Getting a boost or getting the boot?
JANESVILLE — Gov. Scott Walker, in his recent State of the State address, said he plans to push a new initiative called “A Better Bottom Line” that is geared toward getting more Wisconsin businesses to hire people with disabilities like Down syndrome, autism, cerebral palsy and mental illness.
The governor proposes spending $800,000 by mid-2015 to expand training programs, and local organizations are excited by the new initiative.
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Regardless of the renewed attention, groups like KANDU Industries in Rock County and VIP Services in Walworth County have been hard at work on the issue for years.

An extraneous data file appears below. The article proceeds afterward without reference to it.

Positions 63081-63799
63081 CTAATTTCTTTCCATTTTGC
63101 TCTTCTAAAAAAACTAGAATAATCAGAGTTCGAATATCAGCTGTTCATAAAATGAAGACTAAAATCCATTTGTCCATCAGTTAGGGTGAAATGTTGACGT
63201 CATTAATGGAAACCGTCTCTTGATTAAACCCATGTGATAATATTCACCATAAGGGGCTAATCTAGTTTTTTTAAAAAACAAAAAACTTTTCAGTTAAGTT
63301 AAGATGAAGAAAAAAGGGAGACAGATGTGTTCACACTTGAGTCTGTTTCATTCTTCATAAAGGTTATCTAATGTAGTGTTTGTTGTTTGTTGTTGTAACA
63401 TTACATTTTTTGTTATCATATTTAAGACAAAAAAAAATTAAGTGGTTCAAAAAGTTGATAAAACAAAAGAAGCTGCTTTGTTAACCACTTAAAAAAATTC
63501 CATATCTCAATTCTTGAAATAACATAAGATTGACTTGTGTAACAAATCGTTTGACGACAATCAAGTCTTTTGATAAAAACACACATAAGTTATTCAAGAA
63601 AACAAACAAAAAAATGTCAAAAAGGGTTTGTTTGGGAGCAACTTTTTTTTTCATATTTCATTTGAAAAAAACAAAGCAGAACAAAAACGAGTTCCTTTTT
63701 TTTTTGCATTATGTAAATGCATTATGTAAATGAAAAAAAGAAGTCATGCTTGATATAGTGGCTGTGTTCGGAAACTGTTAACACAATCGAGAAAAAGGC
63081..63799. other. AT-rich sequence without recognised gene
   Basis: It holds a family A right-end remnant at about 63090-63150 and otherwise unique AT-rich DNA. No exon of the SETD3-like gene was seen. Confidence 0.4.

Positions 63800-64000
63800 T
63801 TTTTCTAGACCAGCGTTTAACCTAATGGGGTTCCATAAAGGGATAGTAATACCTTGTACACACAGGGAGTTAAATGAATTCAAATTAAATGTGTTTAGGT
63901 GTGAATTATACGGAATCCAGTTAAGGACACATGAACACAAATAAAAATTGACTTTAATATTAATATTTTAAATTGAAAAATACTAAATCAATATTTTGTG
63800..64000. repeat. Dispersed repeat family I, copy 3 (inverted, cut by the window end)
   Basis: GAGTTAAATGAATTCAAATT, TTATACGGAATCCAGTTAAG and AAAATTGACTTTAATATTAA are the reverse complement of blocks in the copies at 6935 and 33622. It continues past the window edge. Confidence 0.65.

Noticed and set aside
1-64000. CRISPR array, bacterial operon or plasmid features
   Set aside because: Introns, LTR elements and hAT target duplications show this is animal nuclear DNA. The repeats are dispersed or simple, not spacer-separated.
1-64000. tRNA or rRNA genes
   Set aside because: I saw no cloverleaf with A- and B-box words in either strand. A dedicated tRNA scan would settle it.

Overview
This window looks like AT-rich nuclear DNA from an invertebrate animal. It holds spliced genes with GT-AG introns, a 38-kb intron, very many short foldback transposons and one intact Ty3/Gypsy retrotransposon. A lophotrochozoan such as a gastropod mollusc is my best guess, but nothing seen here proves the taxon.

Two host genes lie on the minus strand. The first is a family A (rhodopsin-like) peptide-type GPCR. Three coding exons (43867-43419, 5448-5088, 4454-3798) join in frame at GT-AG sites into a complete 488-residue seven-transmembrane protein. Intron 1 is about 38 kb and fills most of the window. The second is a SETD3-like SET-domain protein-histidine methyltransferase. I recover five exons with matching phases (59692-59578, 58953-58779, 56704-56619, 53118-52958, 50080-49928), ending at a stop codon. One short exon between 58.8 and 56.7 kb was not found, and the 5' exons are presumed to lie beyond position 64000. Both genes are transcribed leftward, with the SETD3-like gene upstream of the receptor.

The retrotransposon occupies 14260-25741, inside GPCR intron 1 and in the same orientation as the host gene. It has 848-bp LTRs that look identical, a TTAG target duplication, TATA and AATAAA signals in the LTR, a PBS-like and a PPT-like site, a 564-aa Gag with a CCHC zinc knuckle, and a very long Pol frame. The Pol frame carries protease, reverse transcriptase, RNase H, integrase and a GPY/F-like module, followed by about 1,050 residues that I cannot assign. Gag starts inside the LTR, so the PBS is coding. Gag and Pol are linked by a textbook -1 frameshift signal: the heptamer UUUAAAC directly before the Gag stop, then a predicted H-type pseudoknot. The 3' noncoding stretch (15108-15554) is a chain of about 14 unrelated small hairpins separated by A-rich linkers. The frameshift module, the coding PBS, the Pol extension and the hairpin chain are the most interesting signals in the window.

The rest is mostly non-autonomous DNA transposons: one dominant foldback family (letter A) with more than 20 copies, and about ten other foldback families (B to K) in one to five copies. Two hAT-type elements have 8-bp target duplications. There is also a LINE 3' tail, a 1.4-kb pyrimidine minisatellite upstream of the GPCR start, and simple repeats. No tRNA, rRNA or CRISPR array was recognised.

Of increasing concern is a bill introduced in the House of Representatives that would make it nearly impossible for groups like KANDU or VIP to keep their employees on the job.
The Fair Wages for Workers with Disabilities Act, introduced last year by Republican Mississippi Congressman Gregg Harper, would phase out special wage certificates under the Fair Labor Standards Act of 1938 under which individuals with disabilities may be employed at subminimum wage rates.
Opponents of what many still called sheltered workshops feel that they subject people with disabilities to unfair circumstances, primarily unjust wages, and they feel that they would be better served by being fully integrated into regular jobs in the community.
If you ask Gary Bersell, executive director at KANDU, he even finds the term “sheltered workshops” outdated.
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